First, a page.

University of Kentucky fan Mark Howard sent letters to both University of Kentucky president Eli Capulouto and athletics director Mitch Barnhart asking them “who runs the UK basketball team” after the players and coaches knelt during the national anthem before the Florida game.
Howard felt Kentucky coach John Calipari should have told the players “no” when they asked to protest.
“I have been done with Cal since his ‘greatest day in the history of UK basketball’ comment at the NBA draft years ago. He may be considered a great recruiter but he does not know how to put a team together,” Howard said. “Only requirements are athletic, long and want to go to the NBA after one year. No others need apply.”
I asked Howard if he heard back from either Barnhart or Capulouto. He did — kind of.
I thought I would share those responses with you.
First one if from Jay Blanton, UK Chief Communications Officer, for Capulouto:
“Thank you for your questions and your concerns.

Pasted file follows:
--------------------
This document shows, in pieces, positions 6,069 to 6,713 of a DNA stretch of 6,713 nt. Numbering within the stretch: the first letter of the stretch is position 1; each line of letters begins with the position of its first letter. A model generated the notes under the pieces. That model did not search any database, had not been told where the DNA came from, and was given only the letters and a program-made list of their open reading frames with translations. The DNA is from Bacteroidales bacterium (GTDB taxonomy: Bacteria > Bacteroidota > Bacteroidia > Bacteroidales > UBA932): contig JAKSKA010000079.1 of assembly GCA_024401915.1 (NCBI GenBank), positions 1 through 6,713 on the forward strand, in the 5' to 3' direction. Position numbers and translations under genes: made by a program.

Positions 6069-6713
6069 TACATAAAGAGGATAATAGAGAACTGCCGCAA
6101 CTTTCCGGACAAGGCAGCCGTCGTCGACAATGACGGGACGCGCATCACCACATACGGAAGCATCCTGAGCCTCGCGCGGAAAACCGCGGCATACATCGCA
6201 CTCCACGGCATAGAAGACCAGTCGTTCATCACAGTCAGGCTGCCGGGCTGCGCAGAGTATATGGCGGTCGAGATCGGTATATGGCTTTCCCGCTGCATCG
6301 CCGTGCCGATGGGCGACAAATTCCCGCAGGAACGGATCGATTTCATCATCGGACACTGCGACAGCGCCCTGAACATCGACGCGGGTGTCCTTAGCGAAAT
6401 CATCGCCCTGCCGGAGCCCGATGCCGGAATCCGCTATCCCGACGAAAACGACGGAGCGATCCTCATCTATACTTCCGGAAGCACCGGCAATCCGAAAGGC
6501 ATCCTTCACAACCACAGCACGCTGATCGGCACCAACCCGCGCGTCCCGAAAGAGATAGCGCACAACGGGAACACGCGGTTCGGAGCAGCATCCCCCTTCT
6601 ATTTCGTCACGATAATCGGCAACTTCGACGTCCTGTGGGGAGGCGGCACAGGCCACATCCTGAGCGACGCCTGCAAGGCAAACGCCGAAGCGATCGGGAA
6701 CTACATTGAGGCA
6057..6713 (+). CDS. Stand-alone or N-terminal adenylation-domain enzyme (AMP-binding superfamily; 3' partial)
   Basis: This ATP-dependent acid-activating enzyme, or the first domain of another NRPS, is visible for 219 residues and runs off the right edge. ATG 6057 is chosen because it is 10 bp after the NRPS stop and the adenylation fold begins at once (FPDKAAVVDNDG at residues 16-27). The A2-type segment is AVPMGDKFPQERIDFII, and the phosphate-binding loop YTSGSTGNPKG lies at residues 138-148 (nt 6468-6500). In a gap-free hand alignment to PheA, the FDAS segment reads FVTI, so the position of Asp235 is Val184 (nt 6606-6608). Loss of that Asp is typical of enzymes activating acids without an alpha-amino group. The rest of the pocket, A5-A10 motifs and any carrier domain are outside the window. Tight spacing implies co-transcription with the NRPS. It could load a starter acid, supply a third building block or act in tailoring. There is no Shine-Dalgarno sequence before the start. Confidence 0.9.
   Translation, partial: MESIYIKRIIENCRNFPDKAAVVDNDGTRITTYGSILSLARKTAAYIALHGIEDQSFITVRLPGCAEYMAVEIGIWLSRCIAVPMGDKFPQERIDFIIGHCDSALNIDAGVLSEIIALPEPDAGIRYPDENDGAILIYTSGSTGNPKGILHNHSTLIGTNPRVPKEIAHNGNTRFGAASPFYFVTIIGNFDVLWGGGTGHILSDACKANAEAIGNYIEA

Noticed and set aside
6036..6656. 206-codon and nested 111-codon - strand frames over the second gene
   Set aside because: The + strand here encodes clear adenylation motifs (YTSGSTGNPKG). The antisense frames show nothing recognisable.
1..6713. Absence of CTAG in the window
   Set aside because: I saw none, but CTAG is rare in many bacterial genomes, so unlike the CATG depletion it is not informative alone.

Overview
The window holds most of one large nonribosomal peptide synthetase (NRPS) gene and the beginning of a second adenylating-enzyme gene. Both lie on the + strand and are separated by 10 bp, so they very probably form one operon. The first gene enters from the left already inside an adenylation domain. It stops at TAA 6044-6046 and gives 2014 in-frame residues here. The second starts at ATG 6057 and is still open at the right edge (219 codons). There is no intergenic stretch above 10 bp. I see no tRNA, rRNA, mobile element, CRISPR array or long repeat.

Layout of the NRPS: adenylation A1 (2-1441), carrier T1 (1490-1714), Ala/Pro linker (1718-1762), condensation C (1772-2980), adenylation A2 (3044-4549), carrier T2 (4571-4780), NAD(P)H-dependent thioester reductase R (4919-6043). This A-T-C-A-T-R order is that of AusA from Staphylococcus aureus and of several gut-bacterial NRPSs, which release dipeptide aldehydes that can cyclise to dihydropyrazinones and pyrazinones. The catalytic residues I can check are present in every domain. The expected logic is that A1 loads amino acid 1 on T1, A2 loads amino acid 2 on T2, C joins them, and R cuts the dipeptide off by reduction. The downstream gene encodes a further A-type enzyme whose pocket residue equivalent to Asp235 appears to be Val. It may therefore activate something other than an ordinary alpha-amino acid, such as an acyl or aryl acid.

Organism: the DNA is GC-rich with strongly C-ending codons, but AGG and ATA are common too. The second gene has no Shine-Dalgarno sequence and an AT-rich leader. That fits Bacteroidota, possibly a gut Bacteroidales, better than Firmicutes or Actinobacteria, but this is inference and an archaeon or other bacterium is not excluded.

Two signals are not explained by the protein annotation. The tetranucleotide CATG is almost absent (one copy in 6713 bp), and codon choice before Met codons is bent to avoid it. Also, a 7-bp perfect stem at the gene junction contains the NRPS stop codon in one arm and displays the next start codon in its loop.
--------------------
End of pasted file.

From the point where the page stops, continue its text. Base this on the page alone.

“Our players and coaches were utilizing their First Amendment rights to free speech and self-expression as part of concerns they have expressed about a number of societal issues. That right is one we all cherish.
“Our players also understand that while they have the right to express themselves, others share that right as well. Some people will be supportive. Many, though, will be deeply opposed to not only what they are expressing but how they have chosen to do so.
“In that respect, this is an important learning process for these young students, who are learning both the freedom and power that comes with being public figures as well as the responsibility and the attention that goes with it as well.
“I know that may not alleviate or address your concerns. But I hope it explains what our players have done and how we view it as part of an ongoing educational process for them. In the meantime, please know that I will share your concerns with the appropriate administrators as well.”
This one came from Shellee Hein for Barnhart:
“Thank you for taking the time to send an email regarding the team’s decision to kneel during the National Anthem. Your interest in our program is appreciated and your feedback is valued. The comments we have received have been both positive and negative.
“My faith is the most important thing in my life and it is my faith that ensures that I extend grace to those with whom I might not agree. While I will always stand for the National Anthem, I respect the First Amendment rights of those who choose to express themselves differently.”
The email also included the joint statement the president and athletics director put out after the protest supporting the players’ right to do so.